Effect of Dopant Compensation on the Behavior of Dissolved Iron and Iron-Boron Related Complexes in Silicon
The behavior of iron, iron-boron (FeB) pairs, and iron-boron-phosphorus (FeB-P) complexes has been studied in B-doped Czochralski silicon with phosphorus (P) compensation and compared with that in uncompensated material. The interstitial iron concentration has been measured at temperatures from 50 to 270°C. The apparent binding energy () of FeB in compensated silicon is (0.25 ± 0.03) eV, significantly lower than the (0.53 ± 0.02) eV in uncompensated silicon. Possible reasons for this reduction in binding energy are discussed by experimental and calculation methods. The results are important for understanding and controlling the behavior of Fe in compensated silicon.
Low-cost silicon feedstock for photovoltaic (PV) industry contains dopant species and metal impurities, in most cases boron (B), phosphorous (P), and iron (Fe) [1–3]. In some cases, a significant dopant compensation also exists, which affects the properties of the silicon substrate and reduces the efficiency of the solar cells [4, 5]. One of the unresolved issues of compensated B-doped silicon is the influence of compensation on the behavior and properties of dissolved iron and of iron-boron pairs (FeB). The stable configuration of FeB is that an interstitial Fe atom occupies a tetrahedral () interstitial site close to a substitutional B atom whereby the positively charged Fe atom is attracted by the negatively charged B atom [6, 7]. In any B-doped p-type silicon wafer, even when it is strongly compensated, is always positively charged and will therefore form pairs with the negatively charged acceptor atoms . As the B atoms are quasi immobile in the relevant temperature range and the pairing reaction itself is very fast, the formation kinetics of FeB are determined only by diffusion [9, 10] which is little or not affected by the presence of compensating dopants . The migration energy of , which is close to the formation energy of FeB, has been reported to be in the range of 0.58 to 0.81 eV . For compensated silicon, Istratov et al.  reported that the effect of P on migration energy can be ignored. The equilibrium concentration of (N()) depends on the binding energy () of FeB, the temperature, and the B concentration , whereby N() can be monitored by the variation of carrier lifetime before and after the association of FeB . is in the range of 0.45 to 0.65 eV as reported in a previous study [7, 12]. For compensated silicon, first-principles calculations show that there is a binding energy of 0.82 eV when pairs with substitutional P () located at its second-neighbor sites . This pairing of B and P, which can occur during crystallization from a melt, will also lead to a different binding energy of Fe with the B-P pair due to the fact that also the apparent thermodynamic properties of FeB (in fact of the carrier recombination centers associated with the FeB-P and FeB complexes), as determined from lifetime measurements, will be different in compensated material. Comparing the Fe behavior in compensated silicon with that in uncompensated silicon will therefore yield information on of iron-boron-phosphorus (FeB-P) related complexes in compensated material.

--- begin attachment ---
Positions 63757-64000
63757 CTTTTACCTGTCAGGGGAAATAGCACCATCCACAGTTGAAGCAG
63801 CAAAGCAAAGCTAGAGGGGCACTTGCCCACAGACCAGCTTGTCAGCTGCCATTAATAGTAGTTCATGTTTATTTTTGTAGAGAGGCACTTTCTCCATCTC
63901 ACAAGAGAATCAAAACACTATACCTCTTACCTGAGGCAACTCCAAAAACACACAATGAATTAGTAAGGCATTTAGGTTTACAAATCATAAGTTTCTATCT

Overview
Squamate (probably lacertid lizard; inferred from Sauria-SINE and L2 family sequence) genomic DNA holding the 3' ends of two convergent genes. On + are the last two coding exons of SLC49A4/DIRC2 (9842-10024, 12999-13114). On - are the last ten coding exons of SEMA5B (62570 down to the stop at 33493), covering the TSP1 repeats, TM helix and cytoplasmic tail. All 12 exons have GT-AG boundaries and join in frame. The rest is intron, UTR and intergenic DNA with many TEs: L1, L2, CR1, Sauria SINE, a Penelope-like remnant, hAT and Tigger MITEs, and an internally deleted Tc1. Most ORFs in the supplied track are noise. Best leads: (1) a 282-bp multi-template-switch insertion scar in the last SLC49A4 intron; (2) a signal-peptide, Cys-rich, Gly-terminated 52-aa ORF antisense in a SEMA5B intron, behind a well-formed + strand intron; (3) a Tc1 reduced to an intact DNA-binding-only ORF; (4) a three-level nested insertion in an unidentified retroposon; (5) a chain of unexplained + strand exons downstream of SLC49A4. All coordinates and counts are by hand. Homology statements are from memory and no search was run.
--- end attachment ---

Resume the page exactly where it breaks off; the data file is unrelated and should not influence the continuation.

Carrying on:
At temperatures below 100°C, the formation of FeB is the dominant process in uncompensated material, while a recovery of species and a reduction in the concentration of FeB are observed at temperatures between 100 and 200°C . At temperatures above 200°C, acceptors can no longer provide stable traps for iron and iron will diffuse towards more stable sinks such as dislocations, precipitates, or even the sample surface [7, 14]. Zeng et al.  reported that iron forms small precipitates from 300 to 700°C in as-received Czochralski (CZ) silicon and that Fe precipitation is a diffusion-limited process that follows closely Ham’s law . Krain et al.  reported that the precipitation activation energy is close to the migration energy. To limit the influence of Fe precipitation, is determined at temperatures below 200°C in our experiment. To completely dissociate FeB for B concentrations above 1016 cm−3, however, the temperature must be higher than 300°C in uncompensated Si . The total iron concentration can be determined before and after the light induced dissociation of FeB (or Fe-B related complexes) both in compensated and in uncompensated silicon .